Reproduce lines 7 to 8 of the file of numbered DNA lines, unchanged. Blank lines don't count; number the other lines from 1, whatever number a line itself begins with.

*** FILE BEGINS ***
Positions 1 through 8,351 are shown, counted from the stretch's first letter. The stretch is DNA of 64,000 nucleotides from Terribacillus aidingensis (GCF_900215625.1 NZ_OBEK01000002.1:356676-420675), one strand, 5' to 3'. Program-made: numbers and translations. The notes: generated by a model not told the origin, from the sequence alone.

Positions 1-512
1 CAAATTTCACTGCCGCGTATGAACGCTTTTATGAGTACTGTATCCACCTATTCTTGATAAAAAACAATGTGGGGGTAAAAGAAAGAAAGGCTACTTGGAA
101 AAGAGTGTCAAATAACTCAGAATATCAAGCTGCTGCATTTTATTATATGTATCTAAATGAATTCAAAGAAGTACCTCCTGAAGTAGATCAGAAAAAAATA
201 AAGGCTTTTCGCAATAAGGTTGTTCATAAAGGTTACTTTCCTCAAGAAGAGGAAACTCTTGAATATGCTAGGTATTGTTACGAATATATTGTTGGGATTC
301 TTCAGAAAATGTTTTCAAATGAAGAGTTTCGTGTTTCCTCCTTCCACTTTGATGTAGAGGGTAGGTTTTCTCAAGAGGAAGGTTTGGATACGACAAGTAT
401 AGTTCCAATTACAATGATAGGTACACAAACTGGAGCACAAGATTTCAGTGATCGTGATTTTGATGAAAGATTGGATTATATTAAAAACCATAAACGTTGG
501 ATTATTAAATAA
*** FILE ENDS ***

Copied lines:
401 AGTTCCAATTACAATGATAGGTACACAAACTGGAGCACAAGATTTCAGTGATCGTGATTTTGATGAAAGATTGGATTATATTAAAAACCATAAACGTTGG
501 ATTATTAAATAA